Many of those good things lie just outside our doorstep, and we can practice noticing them by taking a Savouring Walk. You take a 20-minute walk where you are deliberately mindful, observing the sights, sounds, and smells you encounter—freshly cut grass, a beautiful building, a stranger’s smile. Each time you notice something positive, take the time to absorb it and feel it in your body and enjoy it. This savouring involves coming back to the present, coming back to our senses – one of the two essential components of mindfulness. The other component, of course, is open hearted curiosity or non judgmental awareness.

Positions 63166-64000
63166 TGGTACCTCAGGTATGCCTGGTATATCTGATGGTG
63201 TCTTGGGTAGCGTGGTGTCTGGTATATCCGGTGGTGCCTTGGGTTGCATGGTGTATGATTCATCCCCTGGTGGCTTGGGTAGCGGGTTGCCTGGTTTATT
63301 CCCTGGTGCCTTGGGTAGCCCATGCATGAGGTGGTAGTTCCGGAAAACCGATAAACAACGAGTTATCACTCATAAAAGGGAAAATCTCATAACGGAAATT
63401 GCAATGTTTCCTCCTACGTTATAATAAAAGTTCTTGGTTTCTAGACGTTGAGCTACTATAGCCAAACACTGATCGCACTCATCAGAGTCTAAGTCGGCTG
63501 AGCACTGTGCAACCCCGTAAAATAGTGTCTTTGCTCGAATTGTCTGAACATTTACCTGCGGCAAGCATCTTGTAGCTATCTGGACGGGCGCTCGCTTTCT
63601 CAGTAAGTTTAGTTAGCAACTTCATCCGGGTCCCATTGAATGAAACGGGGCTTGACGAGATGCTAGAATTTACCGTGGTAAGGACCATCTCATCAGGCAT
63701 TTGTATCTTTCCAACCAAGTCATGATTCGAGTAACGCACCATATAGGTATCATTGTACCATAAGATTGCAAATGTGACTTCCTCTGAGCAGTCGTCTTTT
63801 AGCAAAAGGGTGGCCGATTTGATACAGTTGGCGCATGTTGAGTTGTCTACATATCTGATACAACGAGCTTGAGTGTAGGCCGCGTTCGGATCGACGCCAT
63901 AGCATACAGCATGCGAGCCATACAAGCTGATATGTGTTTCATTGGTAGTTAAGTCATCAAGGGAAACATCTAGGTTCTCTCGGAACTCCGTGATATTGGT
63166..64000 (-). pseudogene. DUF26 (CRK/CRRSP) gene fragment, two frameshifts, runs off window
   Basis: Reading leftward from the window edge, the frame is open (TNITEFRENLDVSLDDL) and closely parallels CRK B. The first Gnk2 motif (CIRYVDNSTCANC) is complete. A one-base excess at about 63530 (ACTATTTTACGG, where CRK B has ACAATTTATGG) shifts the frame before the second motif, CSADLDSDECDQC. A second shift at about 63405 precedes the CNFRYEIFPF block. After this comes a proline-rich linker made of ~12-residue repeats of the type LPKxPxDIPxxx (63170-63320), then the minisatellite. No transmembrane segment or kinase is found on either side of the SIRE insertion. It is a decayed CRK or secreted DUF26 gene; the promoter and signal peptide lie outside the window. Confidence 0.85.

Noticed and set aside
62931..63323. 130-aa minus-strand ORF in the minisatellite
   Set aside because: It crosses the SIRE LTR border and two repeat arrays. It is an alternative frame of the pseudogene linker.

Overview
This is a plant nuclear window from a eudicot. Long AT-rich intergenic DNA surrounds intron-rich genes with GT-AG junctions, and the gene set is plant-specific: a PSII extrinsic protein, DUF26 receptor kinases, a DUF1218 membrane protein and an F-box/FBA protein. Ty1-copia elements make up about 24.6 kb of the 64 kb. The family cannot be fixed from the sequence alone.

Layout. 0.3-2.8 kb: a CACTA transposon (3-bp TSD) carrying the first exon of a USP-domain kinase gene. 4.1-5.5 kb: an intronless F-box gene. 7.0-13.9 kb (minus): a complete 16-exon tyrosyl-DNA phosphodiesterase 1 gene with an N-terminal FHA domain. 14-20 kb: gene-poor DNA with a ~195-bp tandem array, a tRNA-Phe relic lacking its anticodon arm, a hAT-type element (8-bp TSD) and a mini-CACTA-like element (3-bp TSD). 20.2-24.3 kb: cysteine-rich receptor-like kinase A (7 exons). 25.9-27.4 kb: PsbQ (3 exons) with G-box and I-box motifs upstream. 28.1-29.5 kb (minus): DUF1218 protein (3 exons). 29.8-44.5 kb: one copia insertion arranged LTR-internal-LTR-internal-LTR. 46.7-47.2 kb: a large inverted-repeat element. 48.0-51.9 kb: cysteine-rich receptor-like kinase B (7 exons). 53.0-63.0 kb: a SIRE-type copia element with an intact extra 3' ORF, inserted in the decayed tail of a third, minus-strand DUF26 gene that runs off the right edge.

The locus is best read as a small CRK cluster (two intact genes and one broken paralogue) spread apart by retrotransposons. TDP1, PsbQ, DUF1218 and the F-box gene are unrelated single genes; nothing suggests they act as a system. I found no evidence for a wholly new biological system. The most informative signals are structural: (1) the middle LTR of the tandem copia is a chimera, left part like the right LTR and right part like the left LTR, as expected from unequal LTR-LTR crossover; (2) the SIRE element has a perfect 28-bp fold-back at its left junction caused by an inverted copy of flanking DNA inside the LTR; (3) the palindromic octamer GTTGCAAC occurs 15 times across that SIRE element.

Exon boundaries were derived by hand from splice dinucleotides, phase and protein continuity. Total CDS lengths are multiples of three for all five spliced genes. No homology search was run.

(note, you can listen to our Mindful Walking soundtrack under our Multimedia resources section)
On your subsequent Savouring Walks, strike out in different directions to seek new things to admire. Novelty keeps us engaged so we are less likely to start zoning out and walking on autopilot thinking about other things like work or something in the house that needs fixing.
In a study by Fred Bryant of Loyola University Chicago, participants who took Savouring Walks daily for a week reported greater increases in happiness than participants who went for walks as usual. “Making a conscious effort to notice and explicitly acknowledge the various sources of joy around us can make us happier,” write Bryant and Joseph Veroff in the book Savoring.